What To Do If Your Hearing Aids Fall Off Your Ears

hearing aid falling out of ear

If your hearing aids are flopping off your ear, here is a few suggestions.

The most popular style of hearing aids today are ones that slide behind your ear and then have a small wire or thin tube that conducts the sound down into your ear canal.

These hearing aids are generally referred to as behind-the-ear (BTE) or Receiver in the Canal (RIC). Most people, they stay behind their ears well and should not pull off even when removing glasses or bending over. However, if your hearing aids are flopping off your ear, here is a few suggestions.

First, the wire or tube length of the hearing aid may be too long or too short. The hearing aid is meant to sit directly on top of the ear. This way the directional microphones aim forward. If the hearing aid is back too far the directional microphones point up and you will not hear as well in background noise.

Likewise, if the hearing aid sits back too far, the wire is not shaped to hold it there and it may flop around. If the wire is too short it leads to the dome or earmold being pulled out of the ear. If you have a tight-fitting earmold that will not come out of your ear, it can lead to an indentation on the top of the bridge of your ear. This can become painful over time. 

The solution to either problem is to get a different size wire or tube. This change is usually a very quick change done by a local audiologist. This is an easy, one-minute fix. 

Tips for if the dome is slipping out of your ear:

1. Check the size.
Most domes come in 3 different sizes: a small is usually between 4-6mm, a medium is between 7-9mm and a large is usually 10-12 mm. If the dome is either too small or too large it may work its way out of your ear. It may help to try a different size.

2. Check the retention string.
A retention string of hearing aids is made to wrap inside the bowl of your ear. Think of this piece as a kickstand on a bike, its job is to keep the hearing aid in your ear. This is an optional piece, if your hearing aids have no issues staying in, you may elect to remove this piece from the hearing aid. This piece does need replacing over time as its strength of it gets worn out. When you get a new one you can curl it to the proper direction by using your thumb, similar to using your thumb to curl a ribbon on a present. 

3. If all else fails…
If you are one of the unlucky hearing loss patients who is sure your hearing aid is fitting properly but are still having issues with it coming off of the top of your ear then there are a couple of reasons to consider why this is happening. Often, this is caused by flexible cartilage in the pinna, very curly hair that the hearing aid gets tangled in, or it simply happens to people who are extremely active. The tried and true solution tip is to use wig tape or toupee tape. I know patients who have successfully used Vapon Topstick brand (affiliate link to Amazon). They come in different sizes and can usually be purchased at a Sally’s Beauty Supply Store.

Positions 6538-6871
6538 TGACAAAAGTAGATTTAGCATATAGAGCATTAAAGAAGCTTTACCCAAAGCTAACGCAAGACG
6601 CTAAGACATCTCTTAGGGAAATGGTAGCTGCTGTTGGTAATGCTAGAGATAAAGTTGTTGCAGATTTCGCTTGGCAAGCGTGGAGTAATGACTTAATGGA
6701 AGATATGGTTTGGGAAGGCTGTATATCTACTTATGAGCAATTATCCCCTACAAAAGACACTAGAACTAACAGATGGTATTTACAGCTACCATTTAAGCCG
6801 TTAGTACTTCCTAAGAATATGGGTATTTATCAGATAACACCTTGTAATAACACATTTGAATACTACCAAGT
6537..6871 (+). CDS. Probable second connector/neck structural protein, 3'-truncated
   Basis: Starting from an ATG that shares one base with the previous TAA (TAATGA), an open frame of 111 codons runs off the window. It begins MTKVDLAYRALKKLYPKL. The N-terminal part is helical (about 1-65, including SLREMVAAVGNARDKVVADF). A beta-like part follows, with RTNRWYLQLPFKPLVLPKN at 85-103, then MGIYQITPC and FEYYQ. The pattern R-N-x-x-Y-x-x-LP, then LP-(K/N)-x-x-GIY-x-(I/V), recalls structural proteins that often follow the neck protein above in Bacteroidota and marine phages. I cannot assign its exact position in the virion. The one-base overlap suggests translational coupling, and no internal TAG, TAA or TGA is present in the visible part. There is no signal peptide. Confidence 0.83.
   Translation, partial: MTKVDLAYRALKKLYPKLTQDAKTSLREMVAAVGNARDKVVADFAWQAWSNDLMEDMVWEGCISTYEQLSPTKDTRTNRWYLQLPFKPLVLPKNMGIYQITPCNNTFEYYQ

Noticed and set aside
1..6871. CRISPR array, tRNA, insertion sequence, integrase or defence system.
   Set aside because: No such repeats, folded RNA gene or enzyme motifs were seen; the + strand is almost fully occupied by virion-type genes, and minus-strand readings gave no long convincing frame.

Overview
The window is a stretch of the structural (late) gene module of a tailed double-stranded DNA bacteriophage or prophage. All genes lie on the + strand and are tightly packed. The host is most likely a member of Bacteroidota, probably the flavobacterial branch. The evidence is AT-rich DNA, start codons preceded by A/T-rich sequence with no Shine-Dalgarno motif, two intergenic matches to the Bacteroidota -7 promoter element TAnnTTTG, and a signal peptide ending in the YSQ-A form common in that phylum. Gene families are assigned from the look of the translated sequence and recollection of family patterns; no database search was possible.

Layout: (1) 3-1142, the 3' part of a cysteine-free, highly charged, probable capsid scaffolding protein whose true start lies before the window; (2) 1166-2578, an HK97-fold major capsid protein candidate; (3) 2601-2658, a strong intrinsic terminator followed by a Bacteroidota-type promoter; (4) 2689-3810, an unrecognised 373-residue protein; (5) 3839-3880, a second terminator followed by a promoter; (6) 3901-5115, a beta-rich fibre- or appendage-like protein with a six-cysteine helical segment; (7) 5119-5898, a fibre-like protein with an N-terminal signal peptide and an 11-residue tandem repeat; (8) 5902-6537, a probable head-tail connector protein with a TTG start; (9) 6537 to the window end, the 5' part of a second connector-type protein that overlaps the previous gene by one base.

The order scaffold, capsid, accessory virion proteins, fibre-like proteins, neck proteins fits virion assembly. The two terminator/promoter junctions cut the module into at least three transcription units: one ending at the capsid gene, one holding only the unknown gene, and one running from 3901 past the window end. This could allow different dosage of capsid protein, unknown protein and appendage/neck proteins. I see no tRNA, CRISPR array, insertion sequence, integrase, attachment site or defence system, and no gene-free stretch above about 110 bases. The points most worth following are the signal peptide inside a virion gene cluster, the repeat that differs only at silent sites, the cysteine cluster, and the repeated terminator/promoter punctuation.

You can always use Phonak Stick and Stay (affiliate link to Amazon) which is actually made for hearing aid use. Phonak is the largest hearing aid company in the world and its products are trusted by millions. The quality is excellent but the price is usually higher than the toupee tape. 

How to use

  1. Peel the cover off of the tape or “stick n stay” piece.
  2. Firmly press the tape onto the underbelly or side of the hearing aid (per your preference).
  3. Peel the reverse cover side off of the tape.
  4. Put a hearing aid on your ear like you normally would.

To Remove

Peel the stick piece off of the hearing aid and discard it.

Do You Fear Losing a Hearing Aid?

No one wants to lose a hearing aid. It can be stressful just thinking out it. Sometimes the fear of losing a hearing aid can lead hearing-impaired people to stop wearing their hearing aids when they are not at home or simply stop doing an activity that they would have otherwise enjoyed doing to avoid losing their expensive hearing aids.

As an audiologist, I would say please wear your hearing aids in all situations. They do not benefit you if they are not worn. However, I can understand the fear of losing them as it cost money to replace them. But if you did lose them please look into the L&D (Loss and Damage) policy that your hearing aids may have on them as it may only cost you a deductible to replace them.

Hearing aids are for continual use when you are awake. Your brain needs to adapt to the new amount of sound that it is receiving and you do yourself no favor by taking them on and off depending on the activity. But wearing a hearing aid doesn’t mean you have to be in fear of losing them if you have an active lifestyle. It also doesn’t mean an elderly patient shouldn’t wear them because they have a history of previously lost hearing aids. 

There are simple and cheap solutions to this problem. But if that is still not enough, the most simple is to have a clip that goes from the hearing aid to your clothes.

The most common one used is called an Oto-clip (affiliate link to Amazon), it is simply an alligator clip that connects to the clothing and has an attachment loop that connects to either one or both hearing aids. It can be used with most styles of hearing aids but if you have an in-the-ear hearing aid your audiologist would need to add a retention loop to your hearing aid. To do this the aid is usually sent back into the factory. 

For a behind-the-ear hearing aid, the otoclip can be attached to the wire or tubing of the hearing aid. 

Jonathan Javid Au.D.

Jonathan Javid Au.D., a seasoned audiologist with an extensive background in the field of audiology. With over 11 years of invaluable clinical experience, Jonathan has dedicated his career to helping individuals enhance their hearing and improve their quality of life.

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